Google has won approval for a proposed expansion of its data center campus in the port of The Dalles in Oregon.
Both The Dalles city council and the Wasco County commissioners have voted for a package of property tax breaks for a new 23-acre data center build, one mile away from Google’s existing site, according to The Oregonian. Google submitted the proposal last month but has not yet committed to build the new facility.
Up front payment
If the build goes ahead, Google will have to pay $1.7 million up front, and another $1 million per year to local governments, a flat fee which would then exempt the web giant from property taxes on the site and its high-end servers. The Oregonian believes tax relief has saved Google more than $100 million in the last six years, on a $1.2 billion investment in The Dalles.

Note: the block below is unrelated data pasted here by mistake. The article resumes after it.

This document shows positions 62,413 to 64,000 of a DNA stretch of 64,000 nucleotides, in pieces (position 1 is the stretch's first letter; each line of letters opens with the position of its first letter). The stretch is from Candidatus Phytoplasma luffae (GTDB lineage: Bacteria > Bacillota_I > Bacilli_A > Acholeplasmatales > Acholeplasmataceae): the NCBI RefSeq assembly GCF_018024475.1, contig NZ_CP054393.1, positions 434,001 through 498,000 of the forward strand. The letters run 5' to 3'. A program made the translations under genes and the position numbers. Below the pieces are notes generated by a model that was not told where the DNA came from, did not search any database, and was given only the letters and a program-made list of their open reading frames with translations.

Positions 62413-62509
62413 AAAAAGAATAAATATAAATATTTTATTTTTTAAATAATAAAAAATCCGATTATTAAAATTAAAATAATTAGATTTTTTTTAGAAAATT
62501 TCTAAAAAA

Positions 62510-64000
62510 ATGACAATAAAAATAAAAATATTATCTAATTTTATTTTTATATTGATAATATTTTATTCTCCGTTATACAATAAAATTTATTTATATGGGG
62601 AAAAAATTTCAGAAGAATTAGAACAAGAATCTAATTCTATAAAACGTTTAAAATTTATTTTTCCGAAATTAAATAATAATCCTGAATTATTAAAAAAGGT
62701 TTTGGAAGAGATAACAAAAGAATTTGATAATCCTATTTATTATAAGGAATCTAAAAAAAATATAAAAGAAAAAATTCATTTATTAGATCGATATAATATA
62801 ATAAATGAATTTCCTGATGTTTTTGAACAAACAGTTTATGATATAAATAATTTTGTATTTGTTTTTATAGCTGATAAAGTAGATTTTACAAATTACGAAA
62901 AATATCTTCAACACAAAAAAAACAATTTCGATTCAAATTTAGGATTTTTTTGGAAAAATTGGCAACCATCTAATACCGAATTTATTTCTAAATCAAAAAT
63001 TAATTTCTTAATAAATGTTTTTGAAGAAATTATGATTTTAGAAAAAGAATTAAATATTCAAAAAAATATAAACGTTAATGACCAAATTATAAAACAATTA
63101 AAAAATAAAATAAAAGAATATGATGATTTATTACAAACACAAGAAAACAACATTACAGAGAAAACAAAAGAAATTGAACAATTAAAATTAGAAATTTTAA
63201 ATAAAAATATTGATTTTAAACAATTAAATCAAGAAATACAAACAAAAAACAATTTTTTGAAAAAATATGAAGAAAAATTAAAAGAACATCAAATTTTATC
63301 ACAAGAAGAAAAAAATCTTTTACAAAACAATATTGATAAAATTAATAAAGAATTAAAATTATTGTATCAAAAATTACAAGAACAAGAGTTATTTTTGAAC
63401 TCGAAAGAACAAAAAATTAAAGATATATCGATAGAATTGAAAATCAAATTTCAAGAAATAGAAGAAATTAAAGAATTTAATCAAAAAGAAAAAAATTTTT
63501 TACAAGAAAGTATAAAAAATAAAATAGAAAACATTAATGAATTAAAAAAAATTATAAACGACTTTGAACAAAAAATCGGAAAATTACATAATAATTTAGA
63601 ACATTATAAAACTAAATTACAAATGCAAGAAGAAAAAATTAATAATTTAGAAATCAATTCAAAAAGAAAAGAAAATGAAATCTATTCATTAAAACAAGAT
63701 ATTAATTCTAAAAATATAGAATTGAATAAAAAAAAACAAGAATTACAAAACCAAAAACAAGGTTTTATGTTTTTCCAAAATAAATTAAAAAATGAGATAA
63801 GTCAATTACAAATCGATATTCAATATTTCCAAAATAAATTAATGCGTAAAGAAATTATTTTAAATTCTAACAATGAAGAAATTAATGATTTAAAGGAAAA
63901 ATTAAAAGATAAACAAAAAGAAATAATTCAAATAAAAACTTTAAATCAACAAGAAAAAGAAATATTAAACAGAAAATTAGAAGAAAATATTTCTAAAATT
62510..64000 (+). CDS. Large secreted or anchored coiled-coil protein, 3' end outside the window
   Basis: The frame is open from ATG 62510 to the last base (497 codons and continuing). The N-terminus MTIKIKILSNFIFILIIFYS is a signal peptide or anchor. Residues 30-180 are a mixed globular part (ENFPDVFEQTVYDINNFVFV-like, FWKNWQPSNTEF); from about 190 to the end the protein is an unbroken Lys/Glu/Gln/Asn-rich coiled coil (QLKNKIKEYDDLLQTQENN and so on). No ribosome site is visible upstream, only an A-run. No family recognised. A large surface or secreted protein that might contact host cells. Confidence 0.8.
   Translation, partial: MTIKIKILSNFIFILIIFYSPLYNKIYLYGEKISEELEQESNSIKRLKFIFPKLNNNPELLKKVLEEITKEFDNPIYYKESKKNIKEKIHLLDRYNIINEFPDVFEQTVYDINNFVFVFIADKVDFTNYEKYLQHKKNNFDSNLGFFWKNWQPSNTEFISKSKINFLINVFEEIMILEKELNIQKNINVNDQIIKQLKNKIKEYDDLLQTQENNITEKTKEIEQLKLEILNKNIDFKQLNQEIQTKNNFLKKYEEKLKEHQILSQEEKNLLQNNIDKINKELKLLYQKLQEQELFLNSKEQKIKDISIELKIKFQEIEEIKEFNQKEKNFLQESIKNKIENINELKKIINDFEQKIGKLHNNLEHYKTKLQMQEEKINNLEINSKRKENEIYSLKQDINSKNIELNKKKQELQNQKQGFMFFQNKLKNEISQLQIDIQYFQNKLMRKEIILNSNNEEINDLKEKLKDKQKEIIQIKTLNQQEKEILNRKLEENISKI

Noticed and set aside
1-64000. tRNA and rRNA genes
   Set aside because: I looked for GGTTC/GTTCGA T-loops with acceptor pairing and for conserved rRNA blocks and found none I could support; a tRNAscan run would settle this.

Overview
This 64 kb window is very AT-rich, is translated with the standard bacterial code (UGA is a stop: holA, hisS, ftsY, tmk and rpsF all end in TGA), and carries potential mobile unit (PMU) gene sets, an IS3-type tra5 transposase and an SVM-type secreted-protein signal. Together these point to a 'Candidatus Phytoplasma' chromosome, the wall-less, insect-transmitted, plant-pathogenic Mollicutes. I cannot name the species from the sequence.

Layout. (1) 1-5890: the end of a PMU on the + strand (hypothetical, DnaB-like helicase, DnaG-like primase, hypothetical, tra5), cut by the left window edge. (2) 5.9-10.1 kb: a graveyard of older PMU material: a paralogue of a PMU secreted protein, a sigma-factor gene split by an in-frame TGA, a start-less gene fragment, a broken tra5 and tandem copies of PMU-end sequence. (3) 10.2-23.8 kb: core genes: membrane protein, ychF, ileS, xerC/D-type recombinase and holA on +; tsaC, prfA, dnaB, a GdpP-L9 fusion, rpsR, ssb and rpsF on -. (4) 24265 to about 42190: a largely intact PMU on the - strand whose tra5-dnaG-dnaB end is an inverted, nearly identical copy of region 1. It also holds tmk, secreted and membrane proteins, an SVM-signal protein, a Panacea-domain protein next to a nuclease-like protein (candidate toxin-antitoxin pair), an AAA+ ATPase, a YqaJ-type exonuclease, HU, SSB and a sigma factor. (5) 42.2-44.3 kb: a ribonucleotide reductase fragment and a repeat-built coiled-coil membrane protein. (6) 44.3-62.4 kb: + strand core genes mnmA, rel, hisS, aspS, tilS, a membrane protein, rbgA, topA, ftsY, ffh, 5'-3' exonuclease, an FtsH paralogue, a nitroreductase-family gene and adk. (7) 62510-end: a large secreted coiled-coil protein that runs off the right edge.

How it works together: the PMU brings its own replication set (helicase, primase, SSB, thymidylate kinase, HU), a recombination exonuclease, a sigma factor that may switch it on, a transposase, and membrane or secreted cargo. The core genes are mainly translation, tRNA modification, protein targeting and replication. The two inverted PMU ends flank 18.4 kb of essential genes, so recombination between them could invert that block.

In return, Google would be largely exempt from property taxes on the hundreds of millions of dollars on top-end servers that run its data centers. The company values its current investment in The Dalles at $1.2 billion. The new facility will add another 50 jobs to about 175 working at Google’s The Dalles site.
Google has been in The Dalles since 2006 when it opened its first ever data center there, and opened a second $600 million data center there in April.
Also back in April, Oregon withdrew a tax proposal which some feared would blight data center building in the State. The threat to apply a so-called “brand tax” based on the value of the service provider’s brand, would surely have cost Google dearly.